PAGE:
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SEC’s Silent Opposition to Arbitration Bylaws is Speaking Volumes

National Law Journal August 12, 2013 By Hal Scott and Leslie Silverman The U.S. Securities and Exchange Commission last year rejected without explanation the attempt by the The Carlyle Group L.P. to go public with a provision in its partnership agreement requiring individual arbitration instead of securities class actions. That

Dodd-Frank Makes Contagion More Likely

Published in Politico August 5, 2013 By Hal Scott Last week, writing in POLITICO, former members of Congress Chris Dodd and Barney Frank touted the fact that the legislation that bears their names now forbids using public funding to keep failing banks in business. “The U.S. federal government now has

Days’ Difference in Margins is Highly Important

Financial Times Letter to the Editor July 24, 2013 Sir, Philip Stafford’s article “EU-US swaps trading deal is not the end of the story” (Quick View,, July 16) and my recent op-ed in the Wall Street Journal (“Land Mines in the Derivatives ‘Path Forward’”) agree that the regulation of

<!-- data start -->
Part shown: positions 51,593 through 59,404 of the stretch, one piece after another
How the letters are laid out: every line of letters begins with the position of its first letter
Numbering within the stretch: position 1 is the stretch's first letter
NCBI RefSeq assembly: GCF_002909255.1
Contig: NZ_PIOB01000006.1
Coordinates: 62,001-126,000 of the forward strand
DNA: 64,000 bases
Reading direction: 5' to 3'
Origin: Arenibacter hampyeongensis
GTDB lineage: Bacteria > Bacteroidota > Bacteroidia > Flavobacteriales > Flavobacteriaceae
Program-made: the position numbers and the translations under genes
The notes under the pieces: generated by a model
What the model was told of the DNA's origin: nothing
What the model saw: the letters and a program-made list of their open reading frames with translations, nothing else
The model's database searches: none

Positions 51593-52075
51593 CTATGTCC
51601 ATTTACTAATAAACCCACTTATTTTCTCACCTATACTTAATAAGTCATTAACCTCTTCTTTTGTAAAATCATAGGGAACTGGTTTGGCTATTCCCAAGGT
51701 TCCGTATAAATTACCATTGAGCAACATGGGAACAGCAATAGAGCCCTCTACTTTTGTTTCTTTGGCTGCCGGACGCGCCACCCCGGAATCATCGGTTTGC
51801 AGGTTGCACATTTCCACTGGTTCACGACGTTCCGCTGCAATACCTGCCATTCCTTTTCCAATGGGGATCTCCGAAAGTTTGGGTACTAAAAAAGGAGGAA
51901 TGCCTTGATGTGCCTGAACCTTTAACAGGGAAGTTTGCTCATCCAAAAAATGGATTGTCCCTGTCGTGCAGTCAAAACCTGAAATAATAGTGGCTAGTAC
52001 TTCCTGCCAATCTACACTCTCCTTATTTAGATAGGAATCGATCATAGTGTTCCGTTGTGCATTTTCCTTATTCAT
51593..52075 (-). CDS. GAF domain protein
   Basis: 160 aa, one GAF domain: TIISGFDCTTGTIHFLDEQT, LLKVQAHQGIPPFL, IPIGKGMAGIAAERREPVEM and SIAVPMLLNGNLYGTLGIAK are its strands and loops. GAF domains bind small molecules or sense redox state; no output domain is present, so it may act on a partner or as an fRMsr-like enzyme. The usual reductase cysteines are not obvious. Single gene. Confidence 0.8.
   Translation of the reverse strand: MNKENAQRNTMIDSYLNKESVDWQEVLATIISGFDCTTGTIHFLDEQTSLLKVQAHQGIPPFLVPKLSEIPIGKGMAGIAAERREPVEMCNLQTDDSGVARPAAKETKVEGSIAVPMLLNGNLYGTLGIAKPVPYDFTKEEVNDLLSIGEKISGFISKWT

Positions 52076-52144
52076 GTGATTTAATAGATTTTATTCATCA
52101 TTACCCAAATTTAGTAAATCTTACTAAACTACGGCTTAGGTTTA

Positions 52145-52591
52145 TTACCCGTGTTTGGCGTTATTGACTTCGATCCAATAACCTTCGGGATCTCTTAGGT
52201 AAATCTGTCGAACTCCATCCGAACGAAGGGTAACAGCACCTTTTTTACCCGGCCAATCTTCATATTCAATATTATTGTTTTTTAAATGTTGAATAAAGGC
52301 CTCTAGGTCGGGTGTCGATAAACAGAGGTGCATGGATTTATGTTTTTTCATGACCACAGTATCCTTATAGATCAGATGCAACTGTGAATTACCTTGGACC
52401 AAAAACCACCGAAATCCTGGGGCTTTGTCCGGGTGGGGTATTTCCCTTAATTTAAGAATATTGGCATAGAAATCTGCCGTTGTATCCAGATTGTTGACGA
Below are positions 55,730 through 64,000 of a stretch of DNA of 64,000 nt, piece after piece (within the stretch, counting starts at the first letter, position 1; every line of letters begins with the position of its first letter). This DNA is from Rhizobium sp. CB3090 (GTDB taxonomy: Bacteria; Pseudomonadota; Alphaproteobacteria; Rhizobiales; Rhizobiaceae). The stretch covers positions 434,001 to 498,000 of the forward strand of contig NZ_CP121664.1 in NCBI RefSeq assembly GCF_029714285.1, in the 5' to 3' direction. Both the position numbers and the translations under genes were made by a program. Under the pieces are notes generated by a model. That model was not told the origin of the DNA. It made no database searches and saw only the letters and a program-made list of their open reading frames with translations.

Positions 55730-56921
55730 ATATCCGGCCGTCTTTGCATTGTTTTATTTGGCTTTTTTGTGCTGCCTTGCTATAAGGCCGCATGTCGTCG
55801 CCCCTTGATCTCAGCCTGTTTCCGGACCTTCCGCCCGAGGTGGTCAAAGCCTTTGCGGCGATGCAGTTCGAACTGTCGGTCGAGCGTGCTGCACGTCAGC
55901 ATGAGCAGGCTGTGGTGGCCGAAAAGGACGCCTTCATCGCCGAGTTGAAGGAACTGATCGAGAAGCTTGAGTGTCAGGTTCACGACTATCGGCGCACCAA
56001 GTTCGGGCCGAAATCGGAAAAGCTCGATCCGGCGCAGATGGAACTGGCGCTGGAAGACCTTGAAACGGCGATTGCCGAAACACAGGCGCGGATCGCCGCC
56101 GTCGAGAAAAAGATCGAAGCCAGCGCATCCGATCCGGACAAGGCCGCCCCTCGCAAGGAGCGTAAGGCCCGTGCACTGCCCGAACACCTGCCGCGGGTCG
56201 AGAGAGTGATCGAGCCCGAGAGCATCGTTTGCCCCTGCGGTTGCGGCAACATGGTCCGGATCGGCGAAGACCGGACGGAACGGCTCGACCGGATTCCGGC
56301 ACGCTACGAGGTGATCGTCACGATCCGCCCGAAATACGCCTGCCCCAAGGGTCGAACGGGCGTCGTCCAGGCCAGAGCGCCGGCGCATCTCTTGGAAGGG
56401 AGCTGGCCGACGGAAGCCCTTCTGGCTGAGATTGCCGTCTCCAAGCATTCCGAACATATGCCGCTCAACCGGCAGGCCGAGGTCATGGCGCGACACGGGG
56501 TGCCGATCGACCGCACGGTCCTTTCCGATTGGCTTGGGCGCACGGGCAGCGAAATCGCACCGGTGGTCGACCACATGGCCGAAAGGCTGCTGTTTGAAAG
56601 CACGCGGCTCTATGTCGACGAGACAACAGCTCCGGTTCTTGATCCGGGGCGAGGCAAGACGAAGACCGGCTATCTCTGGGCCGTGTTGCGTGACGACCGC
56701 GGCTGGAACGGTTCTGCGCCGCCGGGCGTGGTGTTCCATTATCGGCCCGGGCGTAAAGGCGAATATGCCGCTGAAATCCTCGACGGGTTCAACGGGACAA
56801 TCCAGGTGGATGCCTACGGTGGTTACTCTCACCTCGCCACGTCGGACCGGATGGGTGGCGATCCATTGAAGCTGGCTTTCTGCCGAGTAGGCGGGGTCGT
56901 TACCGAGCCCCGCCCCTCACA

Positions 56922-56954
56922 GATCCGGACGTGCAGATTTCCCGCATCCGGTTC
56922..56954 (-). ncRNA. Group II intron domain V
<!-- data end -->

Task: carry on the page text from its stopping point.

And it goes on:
Land Mines in the Derivatives ‘Path Forward’

Wall Street Journal By Hal Scott Last week’s announcement of a “Path Forward” by the U.S. Commodity Futures Trading Commission and the European Commission is an important step toward coordinating the rules for derivatives trading. However, the agreement’s failure to address conflicts in rules for clearinghouses—which will handle the vast

Stamping Nonbanks ‘SIFI’ Is Harmful and Needless

American Banker By Hal S. Scott The Financial Stability Oversight Council is about to decide which nonbanks with assets of $50 billion or more to designate as systemically important.  It should use this authority extremely sparingly because it is based on the flawed premise of connectedness.   The Lehman Brothers failure